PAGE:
Public Astronomy Observations
NOTE: All public astronomy observations this semester are cancelled due to COVID-19.
Observation Schedule 2020
Fall 2020 - Public Observations at Neckers
All observations are cancelled due to COVID-19.
Observation Deck and Telescopes
The observation deck is 624 square feet in size. It is built out of 2" thick rubber matting for vibration isolation. The primary telescope is a 14" Meade LX600. This computer guided telescope is used for all observation events as well as the lab portion of PHYS 103 (Astronomy). Several additional scopes are setup for observations as needed including Celestron 8" SCTs, a Coronado SolarMax II, and a Stellarvue SV105 Raptor (105mm refractor).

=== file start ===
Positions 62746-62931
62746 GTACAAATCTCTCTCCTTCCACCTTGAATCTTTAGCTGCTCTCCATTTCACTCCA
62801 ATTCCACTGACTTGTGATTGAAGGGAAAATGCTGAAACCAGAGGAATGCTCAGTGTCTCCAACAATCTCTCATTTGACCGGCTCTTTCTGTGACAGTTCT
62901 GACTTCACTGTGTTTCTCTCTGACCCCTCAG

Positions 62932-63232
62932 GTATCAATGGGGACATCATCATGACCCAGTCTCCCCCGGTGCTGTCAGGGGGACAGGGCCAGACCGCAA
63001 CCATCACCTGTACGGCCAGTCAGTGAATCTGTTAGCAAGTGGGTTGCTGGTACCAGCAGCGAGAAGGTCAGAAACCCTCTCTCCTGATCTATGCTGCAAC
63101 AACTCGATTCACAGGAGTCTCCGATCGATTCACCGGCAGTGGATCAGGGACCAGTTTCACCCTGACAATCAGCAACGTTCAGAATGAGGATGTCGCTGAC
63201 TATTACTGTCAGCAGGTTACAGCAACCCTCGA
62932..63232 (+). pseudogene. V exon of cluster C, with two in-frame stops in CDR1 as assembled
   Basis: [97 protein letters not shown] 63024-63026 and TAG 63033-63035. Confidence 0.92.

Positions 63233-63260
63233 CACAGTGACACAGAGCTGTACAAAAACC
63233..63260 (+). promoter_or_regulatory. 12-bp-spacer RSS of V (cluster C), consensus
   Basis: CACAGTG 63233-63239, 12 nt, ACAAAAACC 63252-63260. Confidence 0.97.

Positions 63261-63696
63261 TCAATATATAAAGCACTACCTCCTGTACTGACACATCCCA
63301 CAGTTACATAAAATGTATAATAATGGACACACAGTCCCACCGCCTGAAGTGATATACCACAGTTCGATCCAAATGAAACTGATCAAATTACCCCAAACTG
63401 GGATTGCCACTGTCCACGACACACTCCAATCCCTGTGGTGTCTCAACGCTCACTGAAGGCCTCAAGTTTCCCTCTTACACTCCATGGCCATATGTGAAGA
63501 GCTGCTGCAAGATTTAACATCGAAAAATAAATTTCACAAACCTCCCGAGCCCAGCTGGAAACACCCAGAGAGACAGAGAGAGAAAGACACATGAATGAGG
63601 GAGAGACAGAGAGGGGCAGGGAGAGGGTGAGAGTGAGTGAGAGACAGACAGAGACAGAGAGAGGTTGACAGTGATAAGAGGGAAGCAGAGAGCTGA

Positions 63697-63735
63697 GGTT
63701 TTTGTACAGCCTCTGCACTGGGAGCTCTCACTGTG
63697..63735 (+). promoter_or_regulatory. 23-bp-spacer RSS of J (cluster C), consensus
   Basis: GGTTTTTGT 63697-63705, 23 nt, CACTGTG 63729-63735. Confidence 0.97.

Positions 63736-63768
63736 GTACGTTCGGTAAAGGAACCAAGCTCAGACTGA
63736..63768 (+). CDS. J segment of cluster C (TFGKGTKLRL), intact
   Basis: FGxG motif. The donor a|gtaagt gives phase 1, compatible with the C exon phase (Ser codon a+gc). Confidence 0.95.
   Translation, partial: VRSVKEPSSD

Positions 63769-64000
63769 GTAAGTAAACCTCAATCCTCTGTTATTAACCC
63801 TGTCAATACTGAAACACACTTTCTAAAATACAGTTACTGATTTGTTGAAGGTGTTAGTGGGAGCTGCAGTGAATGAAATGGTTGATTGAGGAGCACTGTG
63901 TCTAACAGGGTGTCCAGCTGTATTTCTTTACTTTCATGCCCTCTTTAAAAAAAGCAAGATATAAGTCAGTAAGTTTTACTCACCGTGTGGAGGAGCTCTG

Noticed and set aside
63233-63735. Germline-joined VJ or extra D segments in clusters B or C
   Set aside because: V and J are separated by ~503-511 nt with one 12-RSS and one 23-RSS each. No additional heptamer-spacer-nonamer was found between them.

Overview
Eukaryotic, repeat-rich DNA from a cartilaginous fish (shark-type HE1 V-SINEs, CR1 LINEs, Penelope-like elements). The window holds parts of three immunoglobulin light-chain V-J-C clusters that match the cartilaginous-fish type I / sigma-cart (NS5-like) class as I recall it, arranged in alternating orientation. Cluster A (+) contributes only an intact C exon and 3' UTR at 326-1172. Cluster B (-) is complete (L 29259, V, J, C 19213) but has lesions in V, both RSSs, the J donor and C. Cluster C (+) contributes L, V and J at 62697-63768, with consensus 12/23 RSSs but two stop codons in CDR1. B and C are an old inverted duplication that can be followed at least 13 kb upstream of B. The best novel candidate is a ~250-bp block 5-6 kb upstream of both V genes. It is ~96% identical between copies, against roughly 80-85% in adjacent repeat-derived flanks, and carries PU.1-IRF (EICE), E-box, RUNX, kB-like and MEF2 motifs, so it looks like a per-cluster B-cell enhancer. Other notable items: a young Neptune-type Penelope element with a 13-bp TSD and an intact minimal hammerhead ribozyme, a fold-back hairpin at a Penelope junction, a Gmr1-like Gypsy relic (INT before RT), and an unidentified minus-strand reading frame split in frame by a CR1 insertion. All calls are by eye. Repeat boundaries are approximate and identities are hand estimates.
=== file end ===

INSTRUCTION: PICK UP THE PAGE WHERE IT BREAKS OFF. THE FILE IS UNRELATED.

What Can You See?
The most spectacular viewing is of the Moon and major planets such as Jupiter, Saturn, Venus and Mars. On clear nights, you can easily see the rings of Saturn and detailed striations on Jupiter. Brighter objects such as the Great Orion Nebula, the Andromeda Galaxy and several clusters are also visible visually.
Dimmer deep sky objects are typically only visible during evenings with low humidity and not much cloud cover. On select night, deep sky cameras are utilized to display images of objects otherwise not visible though visual observations.
Previous Event Photos
Mars Opposition Star Party 2018. Star party at the SIU Farms for the Mars Opposition. See photos of the event on Bob Baer's Flickr photo stream.
Eclipse 2017 at SIU Carbondale. Southern Illinois University Carbondale hosted 30,000+ visitors to campus August 18 - 21, 2017 for four days of eclipse themed events capped off by Eclipse Day at Saluki Stadium. If you missed this, you'll want to mark your calendars for the next total solar eclipse to pass through Carbondale on April 8, 2024. Check out the photos at: eclipse.siu.edu